Ayurveda is a therapeutic approach that originated in India more than 3000 years ago and viewed life as the union of the body, senses, mind, and soul. According to Banerjee (2020), “ayurveda is an Indian-origin traditional medicinal system, which is one of the best choices as natural treatments with no such contraindications relatively quite affordable to all” (p. 21). This medical approach uses such therapeutic measures as food, behavior, aphrodisiac, and others. A great emphasis is made on six primary nutrients which can be gained from different food: carbohydrates, protein, fat, minerals, vitamins, and water (Banerjee, 2020). Ayurveda is based on some established beliefs of the Indian population.
Origins of the Health Beliefs
One can outline different origins of the health beliefs, leading to the introduction of nontraditional approaches to treatment. For instance, there is a significant role of indigenous in India, the traditional knowledge consisting of the various cultures, languages, wearing, and foods, which stands for the cultural origin of health beliefs. (Banerjee, 2020). Moreover, traditional Indian knowledge defines the environment as a cosmological knowledge system, proverbs, and taboos aiming at protecting biodiversity, which stands for the spiritual origin of nontraditional treatment (Banerjee, 2020). Overall, Ayurveda’s focus on the physical, mental and spiritual plane of health is closely tied with spiritual beliefs, for instance, in the soul (Rana & Mahto, 2019). Thus, nontraditional treatment originating from spiritual and cultural beliefs aims at improving the emotional, physical, and moral sides of a human’s health.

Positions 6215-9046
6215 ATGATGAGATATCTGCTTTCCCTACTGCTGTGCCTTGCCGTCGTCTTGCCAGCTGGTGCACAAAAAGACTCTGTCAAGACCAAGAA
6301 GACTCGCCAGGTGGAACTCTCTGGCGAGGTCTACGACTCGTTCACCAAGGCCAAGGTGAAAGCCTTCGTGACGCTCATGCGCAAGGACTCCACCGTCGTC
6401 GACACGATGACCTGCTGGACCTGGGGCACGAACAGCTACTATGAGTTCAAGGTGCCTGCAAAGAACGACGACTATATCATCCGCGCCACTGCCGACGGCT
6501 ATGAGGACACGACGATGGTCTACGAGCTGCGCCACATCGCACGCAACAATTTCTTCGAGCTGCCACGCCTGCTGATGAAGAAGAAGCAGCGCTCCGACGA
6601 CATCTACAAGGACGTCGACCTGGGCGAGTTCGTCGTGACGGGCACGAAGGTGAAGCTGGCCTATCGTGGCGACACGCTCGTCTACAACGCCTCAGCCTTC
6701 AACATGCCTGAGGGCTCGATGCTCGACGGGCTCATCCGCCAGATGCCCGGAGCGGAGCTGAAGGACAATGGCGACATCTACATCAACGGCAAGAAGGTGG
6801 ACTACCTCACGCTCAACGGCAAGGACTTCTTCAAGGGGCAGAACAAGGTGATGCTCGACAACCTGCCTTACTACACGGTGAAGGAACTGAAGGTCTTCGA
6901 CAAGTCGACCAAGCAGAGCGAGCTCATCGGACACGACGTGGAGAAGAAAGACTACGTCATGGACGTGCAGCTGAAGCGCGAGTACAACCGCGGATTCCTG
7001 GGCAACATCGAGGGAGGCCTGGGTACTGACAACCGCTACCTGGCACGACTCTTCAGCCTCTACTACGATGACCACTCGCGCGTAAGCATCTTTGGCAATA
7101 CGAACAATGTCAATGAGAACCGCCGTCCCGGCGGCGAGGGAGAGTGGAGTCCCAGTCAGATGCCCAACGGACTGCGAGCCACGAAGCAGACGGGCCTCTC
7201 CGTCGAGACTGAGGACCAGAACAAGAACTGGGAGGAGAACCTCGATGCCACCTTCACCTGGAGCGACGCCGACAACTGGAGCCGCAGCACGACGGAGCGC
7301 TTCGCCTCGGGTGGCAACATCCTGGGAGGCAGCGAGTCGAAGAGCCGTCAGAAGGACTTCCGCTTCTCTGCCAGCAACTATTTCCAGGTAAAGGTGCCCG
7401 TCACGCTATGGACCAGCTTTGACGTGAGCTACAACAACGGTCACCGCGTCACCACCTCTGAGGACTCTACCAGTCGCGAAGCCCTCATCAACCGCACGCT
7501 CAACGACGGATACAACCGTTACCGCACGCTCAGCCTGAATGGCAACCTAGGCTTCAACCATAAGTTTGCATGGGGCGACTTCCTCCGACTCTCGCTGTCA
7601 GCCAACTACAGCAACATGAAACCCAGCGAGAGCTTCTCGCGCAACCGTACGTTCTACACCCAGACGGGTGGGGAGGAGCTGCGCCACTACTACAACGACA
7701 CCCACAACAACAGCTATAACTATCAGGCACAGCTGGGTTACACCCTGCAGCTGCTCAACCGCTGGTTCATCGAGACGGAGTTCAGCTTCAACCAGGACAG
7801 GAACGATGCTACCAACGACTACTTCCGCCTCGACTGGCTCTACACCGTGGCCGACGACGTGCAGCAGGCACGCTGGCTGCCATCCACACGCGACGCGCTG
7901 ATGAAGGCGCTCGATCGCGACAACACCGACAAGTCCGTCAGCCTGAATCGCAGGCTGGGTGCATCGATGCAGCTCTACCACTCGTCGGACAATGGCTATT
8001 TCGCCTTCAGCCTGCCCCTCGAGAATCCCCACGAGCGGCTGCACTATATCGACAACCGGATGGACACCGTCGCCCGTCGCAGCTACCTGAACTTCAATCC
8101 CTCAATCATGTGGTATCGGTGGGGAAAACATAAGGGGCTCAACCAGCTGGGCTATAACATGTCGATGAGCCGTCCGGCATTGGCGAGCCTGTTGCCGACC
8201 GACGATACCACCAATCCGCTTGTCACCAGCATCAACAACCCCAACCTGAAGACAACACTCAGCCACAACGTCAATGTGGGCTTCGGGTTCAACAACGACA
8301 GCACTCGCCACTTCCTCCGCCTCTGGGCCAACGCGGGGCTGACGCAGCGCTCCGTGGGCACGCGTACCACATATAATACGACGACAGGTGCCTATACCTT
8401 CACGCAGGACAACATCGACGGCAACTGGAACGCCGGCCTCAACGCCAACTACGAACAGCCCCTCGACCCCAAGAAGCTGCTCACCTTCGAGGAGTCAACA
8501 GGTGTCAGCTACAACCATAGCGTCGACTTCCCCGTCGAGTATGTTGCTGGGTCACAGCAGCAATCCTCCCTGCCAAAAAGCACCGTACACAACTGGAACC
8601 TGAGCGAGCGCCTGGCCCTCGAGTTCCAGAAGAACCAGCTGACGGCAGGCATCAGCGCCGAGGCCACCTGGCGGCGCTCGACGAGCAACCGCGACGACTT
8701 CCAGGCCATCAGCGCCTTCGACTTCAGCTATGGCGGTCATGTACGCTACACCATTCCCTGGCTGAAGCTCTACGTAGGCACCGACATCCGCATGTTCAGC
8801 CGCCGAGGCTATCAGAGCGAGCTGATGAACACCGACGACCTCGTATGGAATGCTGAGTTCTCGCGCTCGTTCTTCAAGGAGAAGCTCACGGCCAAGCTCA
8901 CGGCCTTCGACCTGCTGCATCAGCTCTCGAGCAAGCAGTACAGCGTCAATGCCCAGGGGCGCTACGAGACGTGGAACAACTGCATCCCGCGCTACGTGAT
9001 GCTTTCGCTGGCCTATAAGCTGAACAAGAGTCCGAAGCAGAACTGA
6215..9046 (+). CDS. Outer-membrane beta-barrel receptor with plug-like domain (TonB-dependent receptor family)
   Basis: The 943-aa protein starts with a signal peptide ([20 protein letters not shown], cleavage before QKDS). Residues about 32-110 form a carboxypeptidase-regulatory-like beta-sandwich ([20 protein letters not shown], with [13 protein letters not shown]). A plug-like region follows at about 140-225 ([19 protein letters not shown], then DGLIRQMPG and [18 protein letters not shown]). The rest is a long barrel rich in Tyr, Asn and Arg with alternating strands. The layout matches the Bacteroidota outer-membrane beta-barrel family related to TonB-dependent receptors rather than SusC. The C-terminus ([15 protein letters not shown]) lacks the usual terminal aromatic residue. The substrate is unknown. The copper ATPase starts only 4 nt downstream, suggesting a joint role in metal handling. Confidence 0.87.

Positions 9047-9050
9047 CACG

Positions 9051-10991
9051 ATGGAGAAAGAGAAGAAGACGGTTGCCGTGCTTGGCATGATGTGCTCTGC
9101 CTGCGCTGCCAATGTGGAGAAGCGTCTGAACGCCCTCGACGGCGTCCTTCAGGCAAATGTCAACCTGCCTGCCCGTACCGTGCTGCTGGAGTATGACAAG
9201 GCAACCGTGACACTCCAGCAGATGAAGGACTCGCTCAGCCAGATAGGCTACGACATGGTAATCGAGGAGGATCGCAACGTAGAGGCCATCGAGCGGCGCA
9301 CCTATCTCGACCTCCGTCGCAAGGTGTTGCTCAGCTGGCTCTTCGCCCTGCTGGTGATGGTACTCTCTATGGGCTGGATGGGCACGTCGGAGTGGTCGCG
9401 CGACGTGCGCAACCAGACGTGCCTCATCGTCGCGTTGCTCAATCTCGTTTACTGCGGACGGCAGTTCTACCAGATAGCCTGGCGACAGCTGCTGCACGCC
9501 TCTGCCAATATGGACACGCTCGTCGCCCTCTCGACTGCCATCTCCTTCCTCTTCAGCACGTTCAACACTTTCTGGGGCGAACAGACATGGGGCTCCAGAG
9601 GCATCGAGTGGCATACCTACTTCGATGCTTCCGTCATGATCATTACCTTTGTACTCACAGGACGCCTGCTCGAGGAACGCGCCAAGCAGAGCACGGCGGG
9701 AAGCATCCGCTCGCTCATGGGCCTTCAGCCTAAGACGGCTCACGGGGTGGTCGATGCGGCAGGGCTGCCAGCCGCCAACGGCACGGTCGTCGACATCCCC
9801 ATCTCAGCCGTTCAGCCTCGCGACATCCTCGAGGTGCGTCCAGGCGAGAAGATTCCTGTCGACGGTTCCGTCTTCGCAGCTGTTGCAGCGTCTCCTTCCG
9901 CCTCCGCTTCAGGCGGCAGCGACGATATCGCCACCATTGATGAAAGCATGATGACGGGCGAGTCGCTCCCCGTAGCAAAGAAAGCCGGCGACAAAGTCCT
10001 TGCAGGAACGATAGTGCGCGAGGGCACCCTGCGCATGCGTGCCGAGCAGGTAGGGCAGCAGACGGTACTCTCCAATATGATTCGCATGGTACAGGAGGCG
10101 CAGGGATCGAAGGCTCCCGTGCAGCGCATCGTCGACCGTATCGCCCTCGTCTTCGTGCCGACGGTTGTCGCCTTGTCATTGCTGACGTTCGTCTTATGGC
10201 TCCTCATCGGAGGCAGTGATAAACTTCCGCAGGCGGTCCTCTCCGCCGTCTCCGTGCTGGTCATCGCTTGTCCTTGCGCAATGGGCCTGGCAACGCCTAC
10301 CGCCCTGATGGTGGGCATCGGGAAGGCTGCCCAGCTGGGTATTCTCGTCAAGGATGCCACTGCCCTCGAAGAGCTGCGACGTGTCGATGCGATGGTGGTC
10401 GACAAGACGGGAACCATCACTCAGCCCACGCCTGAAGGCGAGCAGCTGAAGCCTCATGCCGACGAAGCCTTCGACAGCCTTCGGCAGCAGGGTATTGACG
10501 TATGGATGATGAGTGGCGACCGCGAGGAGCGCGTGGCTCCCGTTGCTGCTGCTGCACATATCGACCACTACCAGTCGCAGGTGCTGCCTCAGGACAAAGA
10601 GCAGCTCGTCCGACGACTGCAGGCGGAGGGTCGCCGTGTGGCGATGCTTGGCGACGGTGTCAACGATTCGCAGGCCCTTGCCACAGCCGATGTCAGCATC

Potential Health Implications of Beliefs
As Ayurveda emphasizes the union of the body, mind, and soul, it tries to help people to cope with stressors by acquiring immunity through the strength of the mind. Moreover, according to Golechha (2020), such health beliefs, as lying in the foundation of Ayurveda, “may be useful in improving psychological quality of life, and reducing the risk of infection” (p. 130). Thus, one can claim that by encouraging people to take care of their mind and soul, health beliefs may truly improve mental health and potentially strengthen immunity. Moreover, Rana and Mahto (2019) conducted a case study and revealed that Ayurveda could become a mainstream way of treating diabetes because of the traditional medications prescribed to a studied patient. There can also be a belief that AYUSH, standing for Ayurveda, yoga, Unani, Siddha, and homeopathy, which are nontraditional treatments, may harm patients; however, one can hardly find any data proving this. It should be kept in mind that Ayurveda can improve the quality of life through therapeutic measures, but it cannot heal some severe diseases where traditional medical intervention is needed.
Banerjee, S. (2020). The essence of Indian indigenous knowledge in the perspective of ayurveda, nutrition, and yoga. Environment, 1(2).
Golechha, M. (2020). Time to realise the true potential of Ayurveda against COVID-19. Brain, behavior, and immunity, 87. 130-131.
Rana, R. T., & Mahto, R. R. (2019). Ayurveda: A world where diabetes can do no harm. Curr Med Drug Res, 3(1).